Now is the time for global deployment of smart communities – IEA Deputy Executive Director
13 March 2012
Smart communities – cities, towns, neighbourhoods and villages that reduce their energy demand and generate their own power from renewable sources – should play an increasingly important role across the world, the International Energy Agency’s Deputy Executive Director has said.
Speaking in Fukushima City one year on from the Great Tohoku earthquake and subsequent tsunami which led to the destruction of the Fukushima-Daiichi nuclear power plant, Ambassador Richard Jones stressed that several demonstration projects have already proven that smart communities are achievable, whether based on new or existing buildings and infrastructure.
He focused on six successful smart community projects which ranged in size from 82 to 10,000 households and took place in the United Kingdom, Denmark Germany and Sweden. Ambassador Jones noted that it is now time for the international community to move from these successful demonstrations projects to global deployment.
“Ladies and gentlemen of the villages and towns of Fukushima prefecture and its neighbours, you can help make this vision a reality,” he said on 2 March. “By using careful planning to rebuild your communities and modern technology and you will make them smarter and more liveable than ever before. As you turn them into models for a new Japan, you will turn the tragedy that has befallen you into a great opportunity for yourselves and the world.”
A smarter future
A smart community is a very low energy demand community that integrates several energy supply systems – such as wind, solar and other renewable energy sources. Smart communities effectively reduce energy demand by implementing energy efficiency and energy sufficiency measures. Primary energy demand for a building in a smart community is around a third of the energy demand in the average US household and almost a half of the energy demand in the average household in the European Union.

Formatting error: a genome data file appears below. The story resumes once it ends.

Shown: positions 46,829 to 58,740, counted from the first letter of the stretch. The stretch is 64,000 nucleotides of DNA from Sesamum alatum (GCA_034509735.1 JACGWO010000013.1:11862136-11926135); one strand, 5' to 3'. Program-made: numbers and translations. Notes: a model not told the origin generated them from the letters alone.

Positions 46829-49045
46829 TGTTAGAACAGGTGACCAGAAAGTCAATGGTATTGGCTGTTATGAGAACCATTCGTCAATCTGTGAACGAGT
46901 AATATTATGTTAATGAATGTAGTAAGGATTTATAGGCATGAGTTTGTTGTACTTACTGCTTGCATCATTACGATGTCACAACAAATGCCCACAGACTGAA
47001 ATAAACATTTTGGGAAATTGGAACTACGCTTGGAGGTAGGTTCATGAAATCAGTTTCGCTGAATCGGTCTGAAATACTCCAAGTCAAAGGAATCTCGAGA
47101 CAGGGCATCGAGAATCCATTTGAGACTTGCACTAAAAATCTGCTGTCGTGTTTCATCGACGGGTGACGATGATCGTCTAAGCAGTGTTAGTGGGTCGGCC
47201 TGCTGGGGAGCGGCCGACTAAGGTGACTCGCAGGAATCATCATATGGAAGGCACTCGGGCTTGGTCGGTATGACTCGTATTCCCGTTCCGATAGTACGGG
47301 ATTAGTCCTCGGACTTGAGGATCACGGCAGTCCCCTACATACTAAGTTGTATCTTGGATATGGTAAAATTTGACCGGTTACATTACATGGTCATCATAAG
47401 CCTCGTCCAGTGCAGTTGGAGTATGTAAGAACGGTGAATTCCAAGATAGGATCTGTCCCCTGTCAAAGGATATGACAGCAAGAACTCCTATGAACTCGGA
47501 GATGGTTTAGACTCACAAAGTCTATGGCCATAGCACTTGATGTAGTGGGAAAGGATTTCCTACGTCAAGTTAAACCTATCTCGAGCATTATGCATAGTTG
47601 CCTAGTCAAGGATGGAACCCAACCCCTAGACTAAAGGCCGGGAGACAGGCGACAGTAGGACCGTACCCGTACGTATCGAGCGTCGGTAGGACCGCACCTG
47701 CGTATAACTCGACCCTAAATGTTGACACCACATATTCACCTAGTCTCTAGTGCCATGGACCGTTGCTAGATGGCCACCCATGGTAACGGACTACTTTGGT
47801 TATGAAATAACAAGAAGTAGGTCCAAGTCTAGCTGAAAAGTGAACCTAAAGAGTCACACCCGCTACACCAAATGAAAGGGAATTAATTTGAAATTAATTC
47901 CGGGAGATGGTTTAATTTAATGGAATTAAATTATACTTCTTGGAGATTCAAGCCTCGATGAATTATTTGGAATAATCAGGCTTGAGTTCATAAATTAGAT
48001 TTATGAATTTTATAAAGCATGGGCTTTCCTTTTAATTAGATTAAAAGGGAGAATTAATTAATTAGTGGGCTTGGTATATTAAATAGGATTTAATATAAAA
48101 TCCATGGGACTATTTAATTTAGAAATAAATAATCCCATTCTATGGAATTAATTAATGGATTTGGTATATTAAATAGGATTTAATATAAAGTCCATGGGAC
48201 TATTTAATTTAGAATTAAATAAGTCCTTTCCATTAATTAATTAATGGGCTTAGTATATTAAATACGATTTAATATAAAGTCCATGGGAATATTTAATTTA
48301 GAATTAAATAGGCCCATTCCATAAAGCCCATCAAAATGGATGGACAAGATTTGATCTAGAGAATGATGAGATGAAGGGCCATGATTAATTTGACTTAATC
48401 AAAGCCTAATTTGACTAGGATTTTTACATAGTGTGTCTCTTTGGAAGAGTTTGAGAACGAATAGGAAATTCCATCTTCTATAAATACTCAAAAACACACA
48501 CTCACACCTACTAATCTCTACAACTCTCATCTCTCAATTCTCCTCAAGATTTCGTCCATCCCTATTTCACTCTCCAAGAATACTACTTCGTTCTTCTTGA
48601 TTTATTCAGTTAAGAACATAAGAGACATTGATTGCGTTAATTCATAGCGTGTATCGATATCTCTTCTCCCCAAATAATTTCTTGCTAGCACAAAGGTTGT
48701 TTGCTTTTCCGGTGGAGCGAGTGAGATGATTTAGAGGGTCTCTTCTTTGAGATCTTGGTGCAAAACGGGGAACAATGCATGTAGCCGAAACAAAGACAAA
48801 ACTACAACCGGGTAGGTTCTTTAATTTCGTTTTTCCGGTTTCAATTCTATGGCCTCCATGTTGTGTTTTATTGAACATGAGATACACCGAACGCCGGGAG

The concept of a smart community is based on reducing the environmental impact of the community. This includes efforts to improve the energy performance of existing and new buildings as well as infrastructure systems – such as power and water plants.
From adversity to opportunity
The day before this speech, the mayor of Minamisoma City, Katsunobu Sakurai, said that Japan must find meaning out of the Fukushima-Daiichi accident by changing the adversity that befell it into an economic, environmental and social opportunity.
The IEA’s Deputy Executive Director welcomed this approach, adding that the only way to find true meaning in such situations is by transcending and overcoming the losses through noble responses.
“Through your actions, including your decision to respond to this unprecedented disaster by rebuilding your communities to be smarter and better than they were before, you have made a clear statement that you will not repeat the mistakes of the past,” he said.
What is energy efficiency?
Something is more energy efficient if it delivers more services for the same energy input, or the same services for less energy input. For example, when a compact florescent light (CFL) bulb uses less energy than an incandescent bulb to produce the same amount of light, the CFL is considered to be more energy efficient.
What is energy sufficiency?
This refers to adapting spending habits so that needs are met, but not exceeded. For example, buying a fridge which is sufficient in size to store all the food consumed in a household as opposed to a fridge which far exceeds the need.
- Executive Director visits the Netherlands
- Commentary: Energy has a role to play in achieving universal access to clean water and sanitation
- Global energy demand grew by 2.1% in 2017, and carbon emissions rose for the first time since 2014
- IEA for EU4Energy holds regional training on monthly data in Odessa, Ukraine